Rating: 4.5/5, Price: £26,385, Engine: 4cyls, 1984cc, turbo, petrol, Power: 296bhp at 4700-6200rpm, Torque: 208lb ft at 1500-4500rpm, Gearbox: 6-speed manual, Kerb weight: 1367kg, 0-62mph: 6.8sec, Top speed: 153mph, Fuel economy: 43.5mpg (combined), CO2/tax band: 149g/km, 28%

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Volvo V60 AWD Polestar

Rating: 3.5/5, Price: £49,665, Engine: 4cyls, 1969cc, turbo, supercharged, petrol, Power: 362bhpat 6000rpm, Torque: 347lb ft at 3100-5000rpm, Gearbox: 8-speed automatic, Kerb weight: 1772kg, 0-62mph: 4.8sec, Top speed: 155mph (limited), Fuel economy: 34.9mpg (combined), CO2/tax band: 186g/km, 34%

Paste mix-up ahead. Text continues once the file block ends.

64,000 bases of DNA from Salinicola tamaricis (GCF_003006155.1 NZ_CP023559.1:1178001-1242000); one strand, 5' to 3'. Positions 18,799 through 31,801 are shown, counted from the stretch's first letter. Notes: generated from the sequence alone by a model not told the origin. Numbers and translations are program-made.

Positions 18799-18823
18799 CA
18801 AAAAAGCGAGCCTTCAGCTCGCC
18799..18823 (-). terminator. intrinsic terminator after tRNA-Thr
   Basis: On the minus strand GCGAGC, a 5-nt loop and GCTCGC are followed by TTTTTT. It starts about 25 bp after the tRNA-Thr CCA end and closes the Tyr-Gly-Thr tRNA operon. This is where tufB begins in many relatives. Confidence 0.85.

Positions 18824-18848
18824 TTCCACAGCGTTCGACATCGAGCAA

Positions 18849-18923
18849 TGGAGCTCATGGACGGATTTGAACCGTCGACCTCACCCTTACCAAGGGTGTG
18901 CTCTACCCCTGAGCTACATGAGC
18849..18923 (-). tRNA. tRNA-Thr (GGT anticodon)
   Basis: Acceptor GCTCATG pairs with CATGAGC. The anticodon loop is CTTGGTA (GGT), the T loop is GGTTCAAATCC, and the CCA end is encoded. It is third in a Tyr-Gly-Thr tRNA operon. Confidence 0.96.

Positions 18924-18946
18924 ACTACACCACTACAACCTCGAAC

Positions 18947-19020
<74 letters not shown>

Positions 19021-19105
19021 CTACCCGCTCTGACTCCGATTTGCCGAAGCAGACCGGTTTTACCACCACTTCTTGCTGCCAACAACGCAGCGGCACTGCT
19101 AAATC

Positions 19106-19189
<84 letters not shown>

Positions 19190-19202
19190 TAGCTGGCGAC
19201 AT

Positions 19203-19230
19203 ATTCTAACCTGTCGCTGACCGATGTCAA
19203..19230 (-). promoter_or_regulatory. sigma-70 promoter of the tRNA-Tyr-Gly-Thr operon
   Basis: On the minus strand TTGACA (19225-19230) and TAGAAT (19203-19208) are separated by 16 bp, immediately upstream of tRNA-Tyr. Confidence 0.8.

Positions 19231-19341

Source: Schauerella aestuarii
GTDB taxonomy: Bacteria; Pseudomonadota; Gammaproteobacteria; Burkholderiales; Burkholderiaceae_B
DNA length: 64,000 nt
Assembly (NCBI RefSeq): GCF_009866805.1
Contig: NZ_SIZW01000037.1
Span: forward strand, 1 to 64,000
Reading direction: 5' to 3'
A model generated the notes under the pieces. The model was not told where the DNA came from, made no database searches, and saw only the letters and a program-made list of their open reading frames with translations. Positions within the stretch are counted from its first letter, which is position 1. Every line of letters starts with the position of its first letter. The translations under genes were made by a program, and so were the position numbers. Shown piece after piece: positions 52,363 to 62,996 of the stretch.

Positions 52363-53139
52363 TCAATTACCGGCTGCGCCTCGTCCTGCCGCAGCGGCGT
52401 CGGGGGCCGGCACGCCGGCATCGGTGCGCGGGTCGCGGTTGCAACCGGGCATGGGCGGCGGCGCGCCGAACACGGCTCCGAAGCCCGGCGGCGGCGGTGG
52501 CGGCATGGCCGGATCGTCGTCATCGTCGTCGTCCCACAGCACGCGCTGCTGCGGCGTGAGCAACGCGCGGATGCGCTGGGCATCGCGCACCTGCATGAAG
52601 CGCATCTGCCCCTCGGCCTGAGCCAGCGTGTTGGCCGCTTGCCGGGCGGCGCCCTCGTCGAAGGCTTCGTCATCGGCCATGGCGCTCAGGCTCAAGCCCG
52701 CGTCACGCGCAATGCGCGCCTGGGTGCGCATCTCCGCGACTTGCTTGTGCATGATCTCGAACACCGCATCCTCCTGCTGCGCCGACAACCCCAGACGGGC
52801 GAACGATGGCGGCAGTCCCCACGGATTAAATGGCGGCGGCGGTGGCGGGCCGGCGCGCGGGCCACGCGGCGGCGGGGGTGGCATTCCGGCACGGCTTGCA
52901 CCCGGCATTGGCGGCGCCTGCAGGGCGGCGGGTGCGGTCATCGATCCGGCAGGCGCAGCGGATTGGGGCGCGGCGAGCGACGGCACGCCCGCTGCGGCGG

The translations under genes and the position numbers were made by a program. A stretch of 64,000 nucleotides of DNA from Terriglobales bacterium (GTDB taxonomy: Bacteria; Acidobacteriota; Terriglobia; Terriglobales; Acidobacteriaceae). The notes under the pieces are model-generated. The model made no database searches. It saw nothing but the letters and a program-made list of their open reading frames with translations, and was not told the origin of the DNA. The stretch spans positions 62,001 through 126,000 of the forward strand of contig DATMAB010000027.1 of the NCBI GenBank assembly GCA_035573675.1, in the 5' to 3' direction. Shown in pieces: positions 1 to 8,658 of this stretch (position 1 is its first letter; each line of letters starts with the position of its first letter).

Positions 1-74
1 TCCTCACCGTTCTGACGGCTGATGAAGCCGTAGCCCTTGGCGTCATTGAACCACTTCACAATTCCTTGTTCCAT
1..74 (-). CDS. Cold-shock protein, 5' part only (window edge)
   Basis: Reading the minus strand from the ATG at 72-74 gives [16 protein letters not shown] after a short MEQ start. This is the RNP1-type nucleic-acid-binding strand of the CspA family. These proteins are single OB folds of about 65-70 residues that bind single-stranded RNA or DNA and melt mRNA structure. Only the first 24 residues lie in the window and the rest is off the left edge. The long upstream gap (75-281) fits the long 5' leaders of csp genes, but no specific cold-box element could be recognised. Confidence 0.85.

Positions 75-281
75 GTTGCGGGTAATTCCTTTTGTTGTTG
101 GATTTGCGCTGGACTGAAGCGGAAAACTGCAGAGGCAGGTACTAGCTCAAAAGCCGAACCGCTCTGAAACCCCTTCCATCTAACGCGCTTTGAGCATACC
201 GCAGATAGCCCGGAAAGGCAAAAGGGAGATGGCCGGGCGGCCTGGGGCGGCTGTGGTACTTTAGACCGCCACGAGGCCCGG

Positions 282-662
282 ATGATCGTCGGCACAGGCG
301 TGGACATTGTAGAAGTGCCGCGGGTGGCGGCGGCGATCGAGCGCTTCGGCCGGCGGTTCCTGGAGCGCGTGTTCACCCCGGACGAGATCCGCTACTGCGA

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Join the debate

Add a comment…
beechie 16 July 2017


Do you know what a 'platform' actually is and what its age and provenance has to do with the price of fish?
steve-p 16 July 2017

Let's see...

Let's see...

Skoda = VAG = no chance

Seat = VAG = nope

Volvo = not VAG so wins by default.

This seems like the strangest of group tests. If you are going to widen the criteria, why not include BMW and Mercedes-Benz? I am seriously beginning to wonder about the credibility of Autocar as it seems recently to be part of VAG's marketing department.

rauhlash 16 July 2017


That horse isn't even 1 Bhp.